The Apple Watch has something of a strange existence. Ahead of its release, the hype and anticipation surrounding Apple’s long-rumored wearable was arguably unprecedented. But in the weeks and months following its release, it became immediately clear that the Apple Watch wasn’t going to immediately become the breakout success many initially thought and hoped it would be.

That being the case, Apple still hasn’t divulged any specific sales figures for the Apple Watch, a curious move for a company that loves touting favorable stats and figures every chance it gets. While the Apple Watch is far too young to be categorized as a flop, there’s no denying that the device was hampered by some frustrating performance issues and a user interface that was uncharacteristically challenging to master.

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With watchOS 3, Apple has addressed all of the major complaints about the current incarnation of the Apple Watch, thus setting the stage for the next iteration of the device — likely to be unveiled this coming September — to become a huge seller. Indeed, it’s fair to say that watchOS 3 offers users the exact type of performance user interface that should have been present in watchOS 1.

First off, we have performance improvements. Specifically, Apple today said that apps will now run in the background which will enable them to load upwards of seven times faster. This is a godsend given that UI lag has long been a persistent complaint amongst users.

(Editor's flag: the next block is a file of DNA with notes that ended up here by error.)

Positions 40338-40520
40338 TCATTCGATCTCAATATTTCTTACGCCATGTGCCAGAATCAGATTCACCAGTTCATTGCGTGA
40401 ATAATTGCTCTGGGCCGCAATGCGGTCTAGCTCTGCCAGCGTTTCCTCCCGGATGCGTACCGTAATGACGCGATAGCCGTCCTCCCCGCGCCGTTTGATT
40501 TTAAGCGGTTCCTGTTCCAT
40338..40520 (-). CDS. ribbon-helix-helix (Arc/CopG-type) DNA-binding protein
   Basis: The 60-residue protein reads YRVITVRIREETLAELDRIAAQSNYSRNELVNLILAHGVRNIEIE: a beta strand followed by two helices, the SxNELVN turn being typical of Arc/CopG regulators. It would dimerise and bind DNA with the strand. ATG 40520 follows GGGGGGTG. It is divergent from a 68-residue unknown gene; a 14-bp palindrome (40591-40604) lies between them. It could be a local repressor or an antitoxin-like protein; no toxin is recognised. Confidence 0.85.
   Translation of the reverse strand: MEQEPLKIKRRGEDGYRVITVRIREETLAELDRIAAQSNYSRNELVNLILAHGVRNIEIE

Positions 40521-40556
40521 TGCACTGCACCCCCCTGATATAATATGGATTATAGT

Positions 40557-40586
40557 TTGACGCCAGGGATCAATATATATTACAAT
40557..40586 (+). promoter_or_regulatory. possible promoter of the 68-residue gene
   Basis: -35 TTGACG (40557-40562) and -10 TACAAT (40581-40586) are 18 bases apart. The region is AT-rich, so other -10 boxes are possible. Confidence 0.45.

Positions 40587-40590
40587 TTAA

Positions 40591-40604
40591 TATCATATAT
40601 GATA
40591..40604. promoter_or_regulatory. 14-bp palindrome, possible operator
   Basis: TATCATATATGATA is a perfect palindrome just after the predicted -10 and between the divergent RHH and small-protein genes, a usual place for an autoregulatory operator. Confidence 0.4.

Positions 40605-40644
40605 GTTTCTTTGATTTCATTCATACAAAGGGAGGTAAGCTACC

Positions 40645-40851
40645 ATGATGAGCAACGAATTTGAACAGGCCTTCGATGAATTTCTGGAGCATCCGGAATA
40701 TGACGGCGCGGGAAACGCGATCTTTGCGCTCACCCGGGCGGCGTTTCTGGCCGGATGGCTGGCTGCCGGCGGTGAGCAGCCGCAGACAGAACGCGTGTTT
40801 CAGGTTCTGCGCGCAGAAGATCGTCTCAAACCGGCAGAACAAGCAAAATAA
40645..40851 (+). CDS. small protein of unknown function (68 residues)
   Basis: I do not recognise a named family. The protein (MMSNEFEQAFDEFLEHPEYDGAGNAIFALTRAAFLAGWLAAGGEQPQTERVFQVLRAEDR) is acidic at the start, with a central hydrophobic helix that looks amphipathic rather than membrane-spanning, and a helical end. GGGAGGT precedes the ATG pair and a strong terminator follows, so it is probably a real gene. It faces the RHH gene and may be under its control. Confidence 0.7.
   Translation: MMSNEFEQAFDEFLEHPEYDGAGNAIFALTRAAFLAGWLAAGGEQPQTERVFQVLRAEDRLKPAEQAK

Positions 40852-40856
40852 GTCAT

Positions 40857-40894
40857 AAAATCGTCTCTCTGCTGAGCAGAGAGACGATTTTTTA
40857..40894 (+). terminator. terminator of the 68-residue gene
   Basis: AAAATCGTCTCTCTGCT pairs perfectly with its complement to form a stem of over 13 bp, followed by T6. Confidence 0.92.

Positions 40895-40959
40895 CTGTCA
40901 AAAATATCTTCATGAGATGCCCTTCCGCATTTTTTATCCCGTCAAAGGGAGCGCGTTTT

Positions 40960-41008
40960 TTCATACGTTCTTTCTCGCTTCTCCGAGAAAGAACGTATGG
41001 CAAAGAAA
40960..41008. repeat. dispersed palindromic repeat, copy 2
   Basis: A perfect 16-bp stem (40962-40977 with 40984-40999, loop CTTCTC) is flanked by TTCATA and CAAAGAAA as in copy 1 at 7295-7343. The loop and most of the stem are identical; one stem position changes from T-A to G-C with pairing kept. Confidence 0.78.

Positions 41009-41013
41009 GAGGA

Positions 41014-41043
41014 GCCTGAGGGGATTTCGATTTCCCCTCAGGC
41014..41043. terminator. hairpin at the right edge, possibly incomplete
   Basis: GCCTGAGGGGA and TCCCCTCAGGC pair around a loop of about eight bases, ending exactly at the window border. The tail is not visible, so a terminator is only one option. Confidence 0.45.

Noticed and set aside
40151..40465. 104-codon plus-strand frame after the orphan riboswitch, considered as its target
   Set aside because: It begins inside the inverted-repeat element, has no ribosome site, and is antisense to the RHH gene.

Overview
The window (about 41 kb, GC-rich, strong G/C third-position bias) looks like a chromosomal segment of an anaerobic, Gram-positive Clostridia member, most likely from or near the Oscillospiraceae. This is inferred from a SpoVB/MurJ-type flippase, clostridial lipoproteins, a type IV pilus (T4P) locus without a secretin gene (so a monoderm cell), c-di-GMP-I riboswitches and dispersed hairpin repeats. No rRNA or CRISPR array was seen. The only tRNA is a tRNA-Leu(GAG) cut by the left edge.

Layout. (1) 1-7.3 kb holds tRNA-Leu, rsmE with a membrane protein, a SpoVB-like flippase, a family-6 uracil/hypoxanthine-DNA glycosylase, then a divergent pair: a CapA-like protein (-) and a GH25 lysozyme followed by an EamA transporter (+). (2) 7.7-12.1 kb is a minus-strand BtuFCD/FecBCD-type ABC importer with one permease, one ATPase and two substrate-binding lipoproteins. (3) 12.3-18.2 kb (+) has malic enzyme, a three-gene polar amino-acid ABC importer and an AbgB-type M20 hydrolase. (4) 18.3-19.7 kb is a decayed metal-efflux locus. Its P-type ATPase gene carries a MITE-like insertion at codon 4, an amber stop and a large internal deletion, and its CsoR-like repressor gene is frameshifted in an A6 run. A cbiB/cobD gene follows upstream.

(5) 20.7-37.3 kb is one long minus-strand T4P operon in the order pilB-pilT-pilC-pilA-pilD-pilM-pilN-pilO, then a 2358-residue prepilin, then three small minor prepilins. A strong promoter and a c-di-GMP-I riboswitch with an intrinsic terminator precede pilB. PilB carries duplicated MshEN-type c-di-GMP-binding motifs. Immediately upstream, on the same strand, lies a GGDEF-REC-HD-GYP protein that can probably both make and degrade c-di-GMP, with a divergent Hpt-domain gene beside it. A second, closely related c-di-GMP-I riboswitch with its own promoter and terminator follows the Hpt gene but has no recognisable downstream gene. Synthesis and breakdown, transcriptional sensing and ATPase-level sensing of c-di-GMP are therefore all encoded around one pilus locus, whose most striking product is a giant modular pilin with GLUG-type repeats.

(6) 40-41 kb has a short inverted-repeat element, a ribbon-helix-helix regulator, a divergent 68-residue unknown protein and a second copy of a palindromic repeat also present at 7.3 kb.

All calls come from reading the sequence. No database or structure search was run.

Equally as important is an improved user interface that removes much of the confusion that seemed to plague earlier versions of watchOS.

Apple’s press release reads in part:

It is easier and faster than ever to perform common tasks with watchOS 3, including replying to a message, starting a Workout or skipping a song. By pressing the side button, users can access the new Dock with their recent and favorite apps. Right from the Dock or the watch face, users can launch their favorite native and third-party apps instantly and have the latest information in the app already updated and ready for viewing.

Additionally, Apple is bringing Control Center to the Apple Watch, allowing users to swipe up from the bottom as a means to access various system-wide settings.

Not only that, but the new version of watchOS includes SOS, a feature that allows users in dangerous or life critical situations to easily dial 911 or the foreign equivalent via a connected iPhone or the Apple Watch itself.

Other new features include activity sharing options and enhanced accessibility features.

The broad takeaway, though, is that the Apple Watch finally seems poised to transition from a niche product primarily worn by early adopters to a mainstream device.

And who knows, perhaps it’s only a matter of time before we finally get the low down on those pesky Apple Watch sales figures.

Together with an easier way to cycle through watch faces, sharing features for fitness activities

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